The figure of 1,260 days has appeared in Revelation 11:3 and 12:6. This figure—which is the same as the 42 months of Revelation 13:5 and a time and times and half a time of Daniel 7:25 and Revelation 12:14—is equivalent to 3½ years. Sometimes, it is used in reference to the first half of the Tribulation, from the signing of the Seven‑year Covenant to the takeover of the Jewish Temple and the commitment of the Abomination of Desolation by the Antichrist. Other times, it refers to the second half of the Tribulation, from the Abomination of Desolation to the Second Coming of the Messiah, during which time the Antichrist will rule the world. The demise of the Antichrist and the end of the Tribulation will come 1,260 days after the midpoint of the Tribulation.

In this Daniel passage, two other figures are given. The first figure is 1,290 days in verse 11; this is an additional thirty days, during which the Abomination of Desolation remains in the Temple before its removal. The second figure is 1,335 days in verse 12, which is forty‑five days beyond the 1,290‑day period, and seventy‑five days beyond the 1,260‑day period. A special blessing is pronounced on those who will make it to the 1,335th day. The blessing is that those who survive until the seventy‑fifth day of the interval will enter the Messianic Kingdom. That this is indeed a blessing will be seen in this study. There will be many who will fail and die before the 1,335th day comes, although they did survive past the 1,260th day.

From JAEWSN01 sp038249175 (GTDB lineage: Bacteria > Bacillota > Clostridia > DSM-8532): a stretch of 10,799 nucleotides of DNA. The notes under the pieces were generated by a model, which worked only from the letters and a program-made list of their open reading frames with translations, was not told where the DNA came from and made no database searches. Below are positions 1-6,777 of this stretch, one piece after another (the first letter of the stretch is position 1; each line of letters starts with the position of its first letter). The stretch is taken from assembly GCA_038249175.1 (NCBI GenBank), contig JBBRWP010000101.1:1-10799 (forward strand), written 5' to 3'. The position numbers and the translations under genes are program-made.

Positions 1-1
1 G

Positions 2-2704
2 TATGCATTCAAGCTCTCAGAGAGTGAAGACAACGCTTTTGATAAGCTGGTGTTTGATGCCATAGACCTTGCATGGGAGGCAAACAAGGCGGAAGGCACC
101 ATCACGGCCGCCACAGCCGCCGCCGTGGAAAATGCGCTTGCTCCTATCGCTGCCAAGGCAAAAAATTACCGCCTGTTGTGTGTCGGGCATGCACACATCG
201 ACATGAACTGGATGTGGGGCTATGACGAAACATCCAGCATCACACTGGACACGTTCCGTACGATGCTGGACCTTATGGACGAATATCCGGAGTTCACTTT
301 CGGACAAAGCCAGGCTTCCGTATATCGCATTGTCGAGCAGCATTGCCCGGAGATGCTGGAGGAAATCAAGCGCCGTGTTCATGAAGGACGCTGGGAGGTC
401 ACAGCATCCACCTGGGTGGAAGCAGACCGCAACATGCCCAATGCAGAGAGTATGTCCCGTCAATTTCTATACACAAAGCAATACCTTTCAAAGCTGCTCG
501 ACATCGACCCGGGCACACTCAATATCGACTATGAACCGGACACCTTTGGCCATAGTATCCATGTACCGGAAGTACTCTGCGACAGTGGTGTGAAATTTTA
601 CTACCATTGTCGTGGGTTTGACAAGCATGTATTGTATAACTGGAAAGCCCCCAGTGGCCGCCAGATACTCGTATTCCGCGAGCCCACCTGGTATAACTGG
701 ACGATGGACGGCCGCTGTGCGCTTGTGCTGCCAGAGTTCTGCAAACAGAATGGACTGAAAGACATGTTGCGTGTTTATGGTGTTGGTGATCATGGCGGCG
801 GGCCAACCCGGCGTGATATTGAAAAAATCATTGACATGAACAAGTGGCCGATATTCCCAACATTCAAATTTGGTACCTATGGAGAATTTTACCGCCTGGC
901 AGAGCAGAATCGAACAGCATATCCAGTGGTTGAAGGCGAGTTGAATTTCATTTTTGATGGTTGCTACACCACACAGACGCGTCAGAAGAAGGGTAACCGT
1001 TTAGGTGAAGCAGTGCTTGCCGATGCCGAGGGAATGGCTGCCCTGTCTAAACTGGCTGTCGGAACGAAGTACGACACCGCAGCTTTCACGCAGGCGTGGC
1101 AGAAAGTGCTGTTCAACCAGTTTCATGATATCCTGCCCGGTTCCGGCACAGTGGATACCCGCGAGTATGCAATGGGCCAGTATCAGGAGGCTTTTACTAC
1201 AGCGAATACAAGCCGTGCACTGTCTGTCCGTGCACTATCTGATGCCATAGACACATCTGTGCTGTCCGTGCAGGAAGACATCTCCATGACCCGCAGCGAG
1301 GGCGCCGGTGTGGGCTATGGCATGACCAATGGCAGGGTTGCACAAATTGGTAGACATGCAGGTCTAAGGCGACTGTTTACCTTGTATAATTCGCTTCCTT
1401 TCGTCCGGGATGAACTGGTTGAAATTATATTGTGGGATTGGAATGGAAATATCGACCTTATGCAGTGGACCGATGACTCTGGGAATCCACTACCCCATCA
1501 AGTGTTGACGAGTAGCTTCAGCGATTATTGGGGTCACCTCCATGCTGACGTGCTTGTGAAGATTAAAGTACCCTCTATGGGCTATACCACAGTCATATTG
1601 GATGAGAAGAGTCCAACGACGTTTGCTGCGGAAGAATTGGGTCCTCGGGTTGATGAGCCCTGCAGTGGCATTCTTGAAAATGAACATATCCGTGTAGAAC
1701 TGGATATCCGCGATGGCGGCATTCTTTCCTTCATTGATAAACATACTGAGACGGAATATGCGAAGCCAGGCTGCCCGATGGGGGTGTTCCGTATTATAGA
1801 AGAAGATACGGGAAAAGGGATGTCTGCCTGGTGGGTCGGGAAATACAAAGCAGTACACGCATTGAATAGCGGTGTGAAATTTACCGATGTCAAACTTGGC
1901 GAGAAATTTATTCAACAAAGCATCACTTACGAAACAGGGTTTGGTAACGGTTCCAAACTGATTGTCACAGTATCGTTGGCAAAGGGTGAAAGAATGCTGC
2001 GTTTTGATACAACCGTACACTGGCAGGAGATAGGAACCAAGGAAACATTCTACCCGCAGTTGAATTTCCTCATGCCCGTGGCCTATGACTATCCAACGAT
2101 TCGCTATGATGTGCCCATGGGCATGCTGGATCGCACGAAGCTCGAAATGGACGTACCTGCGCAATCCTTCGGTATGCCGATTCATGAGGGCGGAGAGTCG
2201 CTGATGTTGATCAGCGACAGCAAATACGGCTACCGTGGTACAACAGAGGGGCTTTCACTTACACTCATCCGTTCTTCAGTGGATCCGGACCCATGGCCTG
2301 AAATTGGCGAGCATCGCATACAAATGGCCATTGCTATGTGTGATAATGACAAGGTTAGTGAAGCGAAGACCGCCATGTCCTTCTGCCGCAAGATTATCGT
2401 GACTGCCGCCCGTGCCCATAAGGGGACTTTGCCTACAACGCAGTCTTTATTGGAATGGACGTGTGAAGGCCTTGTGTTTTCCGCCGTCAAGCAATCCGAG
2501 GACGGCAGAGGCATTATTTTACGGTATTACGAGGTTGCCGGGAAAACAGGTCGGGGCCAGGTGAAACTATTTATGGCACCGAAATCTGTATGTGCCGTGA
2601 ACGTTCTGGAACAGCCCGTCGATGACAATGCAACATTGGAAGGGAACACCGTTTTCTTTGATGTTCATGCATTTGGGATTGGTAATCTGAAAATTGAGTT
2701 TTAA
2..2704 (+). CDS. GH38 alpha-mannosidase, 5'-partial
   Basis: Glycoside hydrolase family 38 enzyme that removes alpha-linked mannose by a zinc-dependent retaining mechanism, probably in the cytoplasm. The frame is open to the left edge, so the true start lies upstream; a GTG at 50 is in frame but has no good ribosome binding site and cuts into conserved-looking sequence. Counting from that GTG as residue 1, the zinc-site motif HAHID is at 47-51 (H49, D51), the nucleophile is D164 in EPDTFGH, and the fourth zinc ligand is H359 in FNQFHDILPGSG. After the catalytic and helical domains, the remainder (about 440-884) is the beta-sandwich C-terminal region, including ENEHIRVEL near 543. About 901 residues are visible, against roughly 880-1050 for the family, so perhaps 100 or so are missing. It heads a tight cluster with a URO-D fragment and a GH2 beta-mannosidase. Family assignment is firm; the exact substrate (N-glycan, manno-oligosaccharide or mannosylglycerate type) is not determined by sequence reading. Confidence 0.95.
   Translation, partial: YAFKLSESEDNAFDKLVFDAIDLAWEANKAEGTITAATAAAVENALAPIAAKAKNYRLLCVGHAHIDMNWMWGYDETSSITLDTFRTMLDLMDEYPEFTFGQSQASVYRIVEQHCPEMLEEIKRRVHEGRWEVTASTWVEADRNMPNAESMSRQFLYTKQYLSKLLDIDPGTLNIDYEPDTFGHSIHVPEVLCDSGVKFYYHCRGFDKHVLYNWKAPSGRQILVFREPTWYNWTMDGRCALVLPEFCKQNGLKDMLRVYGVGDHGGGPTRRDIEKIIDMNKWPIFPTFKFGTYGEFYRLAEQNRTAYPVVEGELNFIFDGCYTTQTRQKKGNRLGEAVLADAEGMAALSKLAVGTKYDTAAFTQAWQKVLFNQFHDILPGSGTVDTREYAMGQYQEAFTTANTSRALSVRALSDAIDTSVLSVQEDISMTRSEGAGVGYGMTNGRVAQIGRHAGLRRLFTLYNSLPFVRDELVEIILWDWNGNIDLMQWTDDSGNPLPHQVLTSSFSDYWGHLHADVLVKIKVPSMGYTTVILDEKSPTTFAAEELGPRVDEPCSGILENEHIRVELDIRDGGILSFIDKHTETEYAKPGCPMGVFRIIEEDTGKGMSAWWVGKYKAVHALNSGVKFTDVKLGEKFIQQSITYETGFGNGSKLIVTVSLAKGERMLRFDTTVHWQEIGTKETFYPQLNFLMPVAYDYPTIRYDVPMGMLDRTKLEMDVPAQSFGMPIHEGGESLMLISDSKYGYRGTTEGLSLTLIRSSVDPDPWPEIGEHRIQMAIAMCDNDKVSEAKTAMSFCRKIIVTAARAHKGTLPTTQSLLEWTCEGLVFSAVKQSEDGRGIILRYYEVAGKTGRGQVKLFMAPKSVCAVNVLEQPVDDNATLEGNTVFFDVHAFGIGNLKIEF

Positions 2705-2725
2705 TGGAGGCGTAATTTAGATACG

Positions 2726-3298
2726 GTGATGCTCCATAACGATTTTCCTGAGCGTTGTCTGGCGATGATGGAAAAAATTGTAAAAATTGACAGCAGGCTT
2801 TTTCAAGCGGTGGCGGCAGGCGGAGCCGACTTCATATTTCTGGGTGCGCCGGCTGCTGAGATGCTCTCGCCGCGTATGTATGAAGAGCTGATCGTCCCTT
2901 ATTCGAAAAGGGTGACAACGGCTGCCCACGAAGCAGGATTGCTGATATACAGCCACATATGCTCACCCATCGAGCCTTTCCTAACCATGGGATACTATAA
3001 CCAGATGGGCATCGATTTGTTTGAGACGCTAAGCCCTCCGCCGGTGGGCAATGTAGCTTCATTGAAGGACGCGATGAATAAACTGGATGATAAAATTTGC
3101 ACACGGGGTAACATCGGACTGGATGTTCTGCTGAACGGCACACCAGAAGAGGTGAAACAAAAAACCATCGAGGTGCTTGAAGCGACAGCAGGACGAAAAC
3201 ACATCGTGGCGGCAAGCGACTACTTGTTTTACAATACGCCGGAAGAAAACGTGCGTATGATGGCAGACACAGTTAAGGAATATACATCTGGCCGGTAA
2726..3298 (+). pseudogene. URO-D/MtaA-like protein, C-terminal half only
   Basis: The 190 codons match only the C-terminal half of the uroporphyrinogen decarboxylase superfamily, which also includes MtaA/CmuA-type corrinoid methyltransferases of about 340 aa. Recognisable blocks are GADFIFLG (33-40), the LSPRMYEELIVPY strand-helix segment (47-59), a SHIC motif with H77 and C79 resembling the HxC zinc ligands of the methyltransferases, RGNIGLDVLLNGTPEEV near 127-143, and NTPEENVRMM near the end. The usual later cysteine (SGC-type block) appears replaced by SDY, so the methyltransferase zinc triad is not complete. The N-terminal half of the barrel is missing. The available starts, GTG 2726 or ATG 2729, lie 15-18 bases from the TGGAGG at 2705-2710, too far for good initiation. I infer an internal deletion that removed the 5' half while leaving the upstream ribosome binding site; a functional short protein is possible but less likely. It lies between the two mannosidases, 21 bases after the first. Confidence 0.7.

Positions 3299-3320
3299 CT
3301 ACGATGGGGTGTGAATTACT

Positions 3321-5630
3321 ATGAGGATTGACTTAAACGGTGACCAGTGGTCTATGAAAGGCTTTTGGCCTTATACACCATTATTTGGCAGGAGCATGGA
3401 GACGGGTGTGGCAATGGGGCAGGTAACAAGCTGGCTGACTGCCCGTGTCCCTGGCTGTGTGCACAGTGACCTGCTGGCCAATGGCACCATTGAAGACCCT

A number of events will transpire during the Seventy‑five Day Interval, but it is impossible to determine the chronological sequence of these events. Therefore, they will be studied thematically rather than chronologically.

1.  THE REMOVAL OF THE ABOMINATION OF DESOLATION: Daniel 12:11

The event that will signal the beginning of the second half of the Great Tribulation will be the Antichrist’s takeover of the Jewish Temple, from which he will declare himself to be the Almighty God. He will then have the False Prophet set up his image in the Temple, and thus commit the Abomination of Desolation. The word abomination in Scripture always implies some kind of idol, so it is this image of the Antichrist in particular that is indeed the Abomination of Desolation.

The Antichrist will retain control of the world for 1,260 days, after which he will be killed. But the image that had been made alive (Rev. 13:15) will be allowed to continue another thirty days, as Daniel 12:11 states. The Bible does not tell us why the Abomination of Desolation is allowed to continue thirty days beyond the end of the Tribulation.